Spy agencies have long worried that such games serve as a good cover for terrorists or other evildoers who could use in-game messaging systems to swap information. In one of the documents cited Monday by media outlets, the NSA warned that the games could give intelligence targets a place to “hide in plain sight.” Linden Labs and Microsoft Inc. did not immediately return messages seeking comment. In a statement, Blizzard Entertainment said that it is “unaware of any surveillance taking place. If it was, it would have been done without our knowledge or permission.” Microsoft issued a similar statement, saying it is “not aware of any surveillance activity. If it has occurred as reported, it certainly wasn’t done with our consent.”

THE LACONIA DAILY SUN

CITY OF LACONIA Public Hearings Notice Community Development Block Grant Project The Laconia City Council will hold three consecutive Public Hearings on December 23, 2013, during the regular Council Meeting beginning at 7:00 p.m. at City Hall, 45 Beacon Street East, Laconia, New Hampshire 03246. Community Development Block Grant funds are available to municipalities through the NH Community Development Finance Authority. Up to $500,000 annually is available on a competitive basis for economic development, up to $500,000 for public facility and housing projects, up to $350,000 in emergency activities and up to $12,000 is available per each Planning grants. All projects must primarily benefit low and moderate income persons. The subjects of the hearings are as follows: 1. A proposed application to the Community Development Finance Authority for up to $500,000 in Community Development Block Grant funds for improvements to The Stafford House (aka The Tavern). The Stafford House contains 50 one bedroom and efficiency units at the corner of Main and Church Streets. All of the units are occupied by low income tenants. 2. The Housing and Community Development Plan 3. The Residential Anti-displacement and Relocation Assistance Plan. Provisions for persons with special needs can be made by contacting the City Manager’s Office, via telephone or mail, at least five days prior to the public hearing. City of Laconia 45 Beacon Street East Laconia, New Hampshire 03246 (603)527-1270

DeWolfe was charged with one count of simple assault and freed on personal recognizance bail by a bail commissioner with the order to stay away from the victim. DeWolfe allegedly violated the temporary no-contact order — that became a final order on Nov. 19 — seven times. Complaints and affidavits said DeWolfe repeatedly contacted the victim — who had moved to another address — by calling her, text-messaging her, and at one point allegedly drawing his hand across his throat and mouthing the words, “You’re dead.” During the course of the breach of bail investigations, DeWolfe’s former girlfriend told police that he was the one who lit fire at 16 Lyford St. on June 1. Police said they interviewed two juveniles associated with DeWolfe as well as his former girlfriend and all of them said he had admitted to using charcoal lighter fluid and a lighter to start the June 1 fire. The three said he told them he did it because he was “tired of people treating them ‘like (explicative).’” City Prosecutor James Sawyer argued yesterday that DeWolfe should be held on $20,000 cash-only bail for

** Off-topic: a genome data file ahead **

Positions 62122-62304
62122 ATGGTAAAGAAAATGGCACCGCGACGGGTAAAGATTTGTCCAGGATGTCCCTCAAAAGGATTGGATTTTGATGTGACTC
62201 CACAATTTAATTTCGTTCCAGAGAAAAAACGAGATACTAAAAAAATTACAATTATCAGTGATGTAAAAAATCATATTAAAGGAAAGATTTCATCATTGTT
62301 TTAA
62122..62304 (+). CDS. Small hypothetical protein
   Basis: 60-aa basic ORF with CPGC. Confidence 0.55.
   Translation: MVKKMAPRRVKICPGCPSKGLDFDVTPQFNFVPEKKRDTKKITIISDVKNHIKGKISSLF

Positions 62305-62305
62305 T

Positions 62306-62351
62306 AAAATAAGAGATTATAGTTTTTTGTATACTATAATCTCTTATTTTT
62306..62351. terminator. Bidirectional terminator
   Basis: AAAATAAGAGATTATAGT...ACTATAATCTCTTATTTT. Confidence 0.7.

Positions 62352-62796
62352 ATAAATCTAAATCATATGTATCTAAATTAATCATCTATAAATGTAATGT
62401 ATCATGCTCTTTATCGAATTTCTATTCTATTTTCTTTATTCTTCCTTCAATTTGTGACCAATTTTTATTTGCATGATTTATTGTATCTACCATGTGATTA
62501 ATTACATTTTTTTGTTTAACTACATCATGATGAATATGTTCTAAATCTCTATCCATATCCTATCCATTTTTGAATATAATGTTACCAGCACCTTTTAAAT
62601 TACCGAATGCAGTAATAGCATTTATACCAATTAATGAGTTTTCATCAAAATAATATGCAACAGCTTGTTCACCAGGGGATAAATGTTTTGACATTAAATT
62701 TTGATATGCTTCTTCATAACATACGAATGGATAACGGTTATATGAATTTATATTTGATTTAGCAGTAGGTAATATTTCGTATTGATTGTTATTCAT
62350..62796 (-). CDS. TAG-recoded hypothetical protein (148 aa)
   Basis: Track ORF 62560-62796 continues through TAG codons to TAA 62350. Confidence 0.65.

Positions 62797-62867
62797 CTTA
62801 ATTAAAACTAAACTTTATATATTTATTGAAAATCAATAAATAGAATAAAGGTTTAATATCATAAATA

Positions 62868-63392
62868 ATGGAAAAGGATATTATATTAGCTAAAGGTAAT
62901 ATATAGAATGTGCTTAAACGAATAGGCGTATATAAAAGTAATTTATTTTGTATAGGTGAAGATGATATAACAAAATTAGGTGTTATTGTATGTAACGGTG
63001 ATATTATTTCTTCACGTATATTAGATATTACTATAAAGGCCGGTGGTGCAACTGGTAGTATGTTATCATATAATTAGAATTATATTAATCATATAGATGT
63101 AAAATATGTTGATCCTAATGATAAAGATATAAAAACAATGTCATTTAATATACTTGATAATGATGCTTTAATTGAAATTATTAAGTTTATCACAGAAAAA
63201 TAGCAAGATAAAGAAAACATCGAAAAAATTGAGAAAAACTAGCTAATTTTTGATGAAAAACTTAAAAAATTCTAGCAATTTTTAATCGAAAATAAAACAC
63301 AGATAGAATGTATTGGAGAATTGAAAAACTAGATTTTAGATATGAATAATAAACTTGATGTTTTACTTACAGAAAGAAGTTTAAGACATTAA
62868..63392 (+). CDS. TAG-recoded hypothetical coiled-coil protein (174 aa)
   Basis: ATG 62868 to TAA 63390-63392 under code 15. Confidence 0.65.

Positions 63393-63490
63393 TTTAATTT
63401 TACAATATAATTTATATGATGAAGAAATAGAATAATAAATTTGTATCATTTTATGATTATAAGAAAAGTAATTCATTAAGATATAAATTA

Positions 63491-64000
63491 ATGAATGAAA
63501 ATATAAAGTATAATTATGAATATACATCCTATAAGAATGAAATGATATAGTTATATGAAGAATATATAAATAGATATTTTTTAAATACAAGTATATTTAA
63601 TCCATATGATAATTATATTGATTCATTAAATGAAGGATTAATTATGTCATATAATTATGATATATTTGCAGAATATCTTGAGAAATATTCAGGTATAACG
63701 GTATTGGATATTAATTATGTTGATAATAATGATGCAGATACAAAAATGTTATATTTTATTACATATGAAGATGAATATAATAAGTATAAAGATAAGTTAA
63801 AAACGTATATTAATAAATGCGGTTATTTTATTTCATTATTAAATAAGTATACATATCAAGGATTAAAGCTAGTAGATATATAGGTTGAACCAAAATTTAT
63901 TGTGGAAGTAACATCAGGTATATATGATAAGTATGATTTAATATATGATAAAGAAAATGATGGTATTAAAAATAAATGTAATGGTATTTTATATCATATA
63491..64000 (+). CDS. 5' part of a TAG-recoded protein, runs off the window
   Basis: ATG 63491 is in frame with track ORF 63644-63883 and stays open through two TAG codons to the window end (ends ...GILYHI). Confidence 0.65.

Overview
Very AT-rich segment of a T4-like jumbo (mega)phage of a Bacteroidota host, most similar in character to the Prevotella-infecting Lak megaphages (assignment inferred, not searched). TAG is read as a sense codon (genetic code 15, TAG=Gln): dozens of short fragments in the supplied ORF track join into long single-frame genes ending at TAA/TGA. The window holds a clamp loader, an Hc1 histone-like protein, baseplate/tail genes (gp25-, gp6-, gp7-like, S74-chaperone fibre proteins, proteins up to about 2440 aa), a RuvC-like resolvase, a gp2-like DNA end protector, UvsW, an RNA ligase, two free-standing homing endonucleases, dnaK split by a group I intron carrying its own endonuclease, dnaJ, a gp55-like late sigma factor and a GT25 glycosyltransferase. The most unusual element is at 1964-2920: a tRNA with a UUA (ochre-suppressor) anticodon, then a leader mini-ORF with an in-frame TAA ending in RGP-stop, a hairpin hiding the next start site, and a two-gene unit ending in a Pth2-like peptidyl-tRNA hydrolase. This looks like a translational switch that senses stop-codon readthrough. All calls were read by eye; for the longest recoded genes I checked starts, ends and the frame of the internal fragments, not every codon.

the arson charge, and $5,000 cashonly bail for the seven breaches of bail violations. He said DeWolfe was dangerous and appeared to acting out of anger when he allegedly set the neighbor’s house on fire as well as in the tone of his communications to his ex-girlfriend. At one point, Sawyer said, DeWolfe was allegedly impersonating a police officer and contacting the ex-girlfriend. “He can’t control himself,” said Sawyer, adding that DeWolfe gets angry at school children things. DeWolfe’s attorney, Justin Littlefield, argued that his client should be freed on $1,000 cash or $10,000 corporate surety. He said the arson happened in June but only came to light recently and in the wake of a custody battle between DeWolfe and the woman who told police about the arson. “This encourages healthy skepticism,” said Littlefield as DeWolfe, who was appearing by video, began nodding in agreement. At least four people supporting DeWolfe were in court for his arraignment. Judge James Carroll determined there was probable cause for the arrest and agreed to Sawyer’s request for a total of $25,000 cash.

INN from page one the Gunstock Mountain Resort. There are 25 rooms at Gunstock Inn, Schuster said. In addition to the hotel and fitness center, the building also houses a restaurant. Schuster said he already has similar packages involving Gunstock and his other three lodging properties – the Lazy E Motor Inn, the Bear Tree Lodge, and the Lakeside Getaway. “We have hired a staff of four senior level employees and a housekeeper,” Schuster said, noting that they are local people. “This is the most tied to the community we’ve ever been.” He said the restaurant will be called Schuster’s Tavern and he hopes it will be serving food by February. He said they would start with dinner and add from there. As to the Olympic-sized saltwater swimming pool, Schuster said they need to get their permits but couldn’t make any applications until they officially owned the property. “That’s about all that’s holding us back,” he said. He said he would be “open to any uses that were in place before it

closed” - including the Gunstock Stingrays who used the Gunstock Inn as its home pool until it closed but said the primary purpose of the pool would be to support the inn and its guests. Schuster said there will also be gym memberships. Schuster said in a media release that the Gunstock Inn was originally built as barracks for workers who came to Gilford to build the Gunstock Ski Area – one of the first projects of President Franklin Delano Roosevelt’s “New Deal” era. He said the Inn has a history of being family owned and operated and that his family plans on doing the same thing. Schuster said he and Linda are working with the Service Credit Union to provide the funding needed to restore the Inn to “its former glory” and to meet the needs of today’s travelers and guests. At one point, the Inn was being considered as an alcohol and drug rehabilitation facility by the owners of the Phoenix House who ultimately decided on a Northfield site for their business.